Toyota has held onto its number spot in the 2012 rankings of the best global green brands, but Johnson & Johnson isn't far behind and Danone (#9), Ford (#15), and Starbucks (#36) are rising fast.
Interbrand's second Best Global Green Brands report shows tech and automotive brands are dominating.
New high-profile alternative fuel vehicles from electric models to hybrids have hit the market in recent times, and eight automotive brands made it to the list: Toyota (#1), Honda (#3), Volkswagen (#4), BMW (#10), Ford (#15), Mercedes-Benz (#16), Hyundai (#17), and Nissan (#21).
And in the top 10 alone were HP, Panasonic, Dell and Siemens, with Cisco and Apple hot on their heels.
Deloitte global sustainability leader David Pearson noted: “It is becoming increasingly clear that sustainability is a ‘must have’ rather than a ‘nice to have’ for a lot of companies. It matters from a growth perspective; it matters from a cost and margin perspective; it matters from a brand value perspective. Closing the gap between sustainability performance and market perception is an incredibly important part of taking and continuing the sustainability journey.”
And Interbrand NZ managing director James Bickford said, “If New Zealand wants to re-ignite its fading reputation for being ‘pure’ its brands need to start demonstrating their leadership in sustainability and transparency. The ‘planet’ agenda is no longer a governmental or cause related issue it is a partnership in which brands can lead and which the global community will judge our ‘pure’ credentials.”
The US, Germany and Japan lead in terms of manufacturing and managing green brands, the US with 22 of them and Germany and Japan seven each.
To make the top 50 Best Global Green Brands, organisations must
perform well in terms of both sustainability performance and perception.
What Interbrand refers to as “the gap” is the difference between a brand’s performance and perception scores. A positive gap indicates sustainability performance is actually higher than consumers perceive it to be, and vice versa. This is based on its 2011 Best Global Brands report, consumer research and performance data provided by Deloitte – data based upon publicly available information.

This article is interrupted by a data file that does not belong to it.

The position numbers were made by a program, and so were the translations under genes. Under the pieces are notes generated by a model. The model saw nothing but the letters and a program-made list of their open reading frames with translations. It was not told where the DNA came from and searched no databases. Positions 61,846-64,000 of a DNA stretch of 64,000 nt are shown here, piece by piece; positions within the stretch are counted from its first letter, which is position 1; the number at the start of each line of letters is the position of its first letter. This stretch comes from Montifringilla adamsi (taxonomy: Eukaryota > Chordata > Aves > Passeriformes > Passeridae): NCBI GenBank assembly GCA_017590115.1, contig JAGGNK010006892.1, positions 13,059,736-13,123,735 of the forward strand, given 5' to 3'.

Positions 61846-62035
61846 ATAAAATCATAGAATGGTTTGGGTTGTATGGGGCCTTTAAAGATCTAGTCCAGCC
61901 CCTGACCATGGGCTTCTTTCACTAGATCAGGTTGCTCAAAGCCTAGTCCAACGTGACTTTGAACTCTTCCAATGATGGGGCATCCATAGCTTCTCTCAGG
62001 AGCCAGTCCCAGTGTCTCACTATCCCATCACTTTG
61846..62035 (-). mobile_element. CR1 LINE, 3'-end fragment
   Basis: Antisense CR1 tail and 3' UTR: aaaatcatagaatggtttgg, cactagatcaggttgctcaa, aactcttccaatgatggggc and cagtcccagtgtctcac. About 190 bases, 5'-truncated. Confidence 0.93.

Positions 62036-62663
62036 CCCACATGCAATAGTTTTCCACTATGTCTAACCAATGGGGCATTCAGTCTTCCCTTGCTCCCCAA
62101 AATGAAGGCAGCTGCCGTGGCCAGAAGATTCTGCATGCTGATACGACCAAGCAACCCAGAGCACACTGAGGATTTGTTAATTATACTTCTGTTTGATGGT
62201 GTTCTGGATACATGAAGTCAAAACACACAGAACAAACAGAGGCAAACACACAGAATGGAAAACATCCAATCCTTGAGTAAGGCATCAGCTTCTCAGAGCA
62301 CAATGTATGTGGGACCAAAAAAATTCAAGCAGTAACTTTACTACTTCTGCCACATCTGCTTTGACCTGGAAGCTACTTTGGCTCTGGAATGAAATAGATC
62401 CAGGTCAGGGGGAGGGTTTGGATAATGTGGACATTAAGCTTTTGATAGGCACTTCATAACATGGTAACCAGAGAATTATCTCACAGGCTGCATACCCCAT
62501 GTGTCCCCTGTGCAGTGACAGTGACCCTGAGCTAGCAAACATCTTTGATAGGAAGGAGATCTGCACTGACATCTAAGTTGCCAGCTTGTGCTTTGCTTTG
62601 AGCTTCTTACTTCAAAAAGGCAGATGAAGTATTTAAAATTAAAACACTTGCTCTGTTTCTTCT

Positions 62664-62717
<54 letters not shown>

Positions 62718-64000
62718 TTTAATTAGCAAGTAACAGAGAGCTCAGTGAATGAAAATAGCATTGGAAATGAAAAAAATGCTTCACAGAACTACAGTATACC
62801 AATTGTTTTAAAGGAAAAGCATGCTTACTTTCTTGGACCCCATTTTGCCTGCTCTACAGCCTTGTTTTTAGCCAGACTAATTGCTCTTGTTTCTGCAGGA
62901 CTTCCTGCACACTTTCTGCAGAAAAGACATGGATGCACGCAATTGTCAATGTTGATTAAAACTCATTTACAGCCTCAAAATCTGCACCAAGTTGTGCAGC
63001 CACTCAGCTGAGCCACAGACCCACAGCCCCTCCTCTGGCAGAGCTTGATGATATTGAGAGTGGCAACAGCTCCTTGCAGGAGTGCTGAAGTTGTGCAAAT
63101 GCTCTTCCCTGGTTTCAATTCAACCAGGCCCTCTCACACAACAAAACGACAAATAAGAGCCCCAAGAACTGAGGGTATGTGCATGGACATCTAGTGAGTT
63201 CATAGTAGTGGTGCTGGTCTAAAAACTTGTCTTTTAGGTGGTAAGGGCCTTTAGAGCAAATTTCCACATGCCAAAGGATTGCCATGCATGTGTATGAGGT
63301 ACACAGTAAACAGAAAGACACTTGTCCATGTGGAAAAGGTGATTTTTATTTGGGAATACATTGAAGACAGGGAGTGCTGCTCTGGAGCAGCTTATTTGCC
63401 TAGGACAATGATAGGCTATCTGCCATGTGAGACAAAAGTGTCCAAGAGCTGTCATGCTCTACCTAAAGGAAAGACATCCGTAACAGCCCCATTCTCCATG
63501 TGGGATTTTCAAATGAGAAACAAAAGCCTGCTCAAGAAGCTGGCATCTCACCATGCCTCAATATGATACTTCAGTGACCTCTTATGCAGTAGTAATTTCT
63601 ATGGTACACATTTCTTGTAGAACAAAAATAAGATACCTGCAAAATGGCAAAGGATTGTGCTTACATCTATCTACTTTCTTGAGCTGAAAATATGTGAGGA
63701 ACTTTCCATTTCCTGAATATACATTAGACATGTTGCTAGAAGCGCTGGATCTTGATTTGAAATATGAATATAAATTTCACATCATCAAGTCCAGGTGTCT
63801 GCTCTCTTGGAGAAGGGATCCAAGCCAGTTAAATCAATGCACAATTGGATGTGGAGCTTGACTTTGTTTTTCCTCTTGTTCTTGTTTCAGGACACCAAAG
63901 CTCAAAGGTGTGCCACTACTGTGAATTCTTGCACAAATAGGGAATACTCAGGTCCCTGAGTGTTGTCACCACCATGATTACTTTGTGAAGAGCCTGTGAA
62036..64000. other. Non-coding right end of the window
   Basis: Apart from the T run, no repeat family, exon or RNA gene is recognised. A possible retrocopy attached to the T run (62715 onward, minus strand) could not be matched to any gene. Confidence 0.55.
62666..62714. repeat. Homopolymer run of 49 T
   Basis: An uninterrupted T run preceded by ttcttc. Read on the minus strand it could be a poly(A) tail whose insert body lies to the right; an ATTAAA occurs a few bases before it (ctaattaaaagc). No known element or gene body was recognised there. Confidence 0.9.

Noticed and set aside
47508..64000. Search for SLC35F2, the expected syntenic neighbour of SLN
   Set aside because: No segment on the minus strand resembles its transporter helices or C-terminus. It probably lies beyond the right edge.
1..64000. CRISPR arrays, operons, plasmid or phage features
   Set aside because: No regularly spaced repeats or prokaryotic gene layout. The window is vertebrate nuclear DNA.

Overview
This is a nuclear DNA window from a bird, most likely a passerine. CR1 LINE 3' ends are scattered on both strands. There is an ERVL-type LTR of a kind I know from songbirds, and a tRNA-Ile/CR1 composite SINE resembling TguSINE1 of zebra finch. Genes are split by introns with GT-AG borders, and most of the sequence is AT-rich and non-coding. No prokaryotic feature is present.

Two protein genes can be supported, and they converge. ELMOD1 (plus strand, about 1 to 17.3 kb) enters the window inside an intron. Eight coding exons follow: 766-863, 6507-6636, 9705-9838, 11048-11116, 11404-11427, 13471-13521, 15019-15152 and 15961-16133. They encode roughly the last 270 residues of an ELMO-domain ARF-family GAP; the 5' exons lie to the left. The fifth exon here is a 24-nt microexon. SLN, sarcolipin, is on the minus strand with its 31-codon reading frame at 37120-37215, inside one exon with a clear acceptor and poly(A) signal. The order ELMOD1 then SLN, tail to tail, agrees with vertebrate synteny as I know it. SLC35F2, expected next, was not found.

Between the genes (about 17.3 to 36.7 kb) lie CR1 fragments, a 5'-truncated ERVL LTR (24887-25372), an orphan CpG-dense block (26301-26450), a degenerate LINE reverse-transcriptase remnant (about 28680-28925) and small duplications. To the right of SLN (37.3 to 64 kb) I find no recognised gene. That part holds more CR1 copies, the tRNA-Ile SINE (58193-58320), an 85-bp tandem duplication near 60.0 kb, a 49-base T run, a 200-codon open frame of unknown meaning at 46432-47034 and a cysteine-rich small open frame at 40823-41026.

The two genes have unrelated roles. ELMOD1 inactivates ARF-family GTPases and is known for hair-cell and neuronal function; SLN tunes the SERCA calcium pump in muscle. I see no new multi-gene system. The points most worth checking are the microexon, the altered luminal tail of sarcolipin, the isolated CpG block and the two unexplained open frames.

As more companies wake up to the sustainability movement, 'greenwashing' is also becoming more common.
“Sustainability has proven to be a strategic and profitable aspect of business and a brand-strengthening asset,” said Jez Frampton, Interbrand global CEO. “It is crucial that consumers’ impressions of a brand are in close alignment with that brand’s actual environmental performance. Otherwise, a brand’s efforts in this area could serve as an under-utilised asset, or, conversely, suffer due to accusations of ‘greenwashing.’”
Among the key trends identified by Interbrand:
· The rise of the millennials – how young people are influencing the market, corporate and academic recruiting and how top companies and universities are responding
· The rise of the Good Corporation – companies must understand where they sit and realise that they have influence, which can be just as good for the bottom line as it is for a company’s image.
· There is no silver bullet – businesses, consumers and government will all have to contribute in order to build a more sustainable world – but brands can play a big role.
· The unintended consequences of prosperity – the way we have conducted business in the past is not sustainable.
· The triple bottom line – sustainability is good for people, good for the planet and good for brands.
· Change the story, change the system – There is a need for a new way of thinking about sustainability, specifically the need to move beyond functional silo thinking and adopt a broader, more holistic view.
· Small deeds, big changes - building a sustainable brand begins with small steps. The problems are big, but we can solve them through innovation, proper resource management and strategic thinking.
· Transparency –making information public, letting people see inside your organisation, and being forthright about your policies and operations builds trust.
Idealog has been covering the most interesting people, businesses and issues from the fields of innovation, design, technology and urban development for over 12 years. And we're asking for your support so we can keep telling those stories, inspire more entrepreneurs to start their own businesses and keep pushing New Zealand forward. Give over $5 a month and you will not only be supporting New Zealand innovation, but you’ll also receive a print subscription, an Idealog t-shirt and a copy of the new book by David Downs and Dr. Michelle Dickinson, No. 8 Recharged (while stocks last).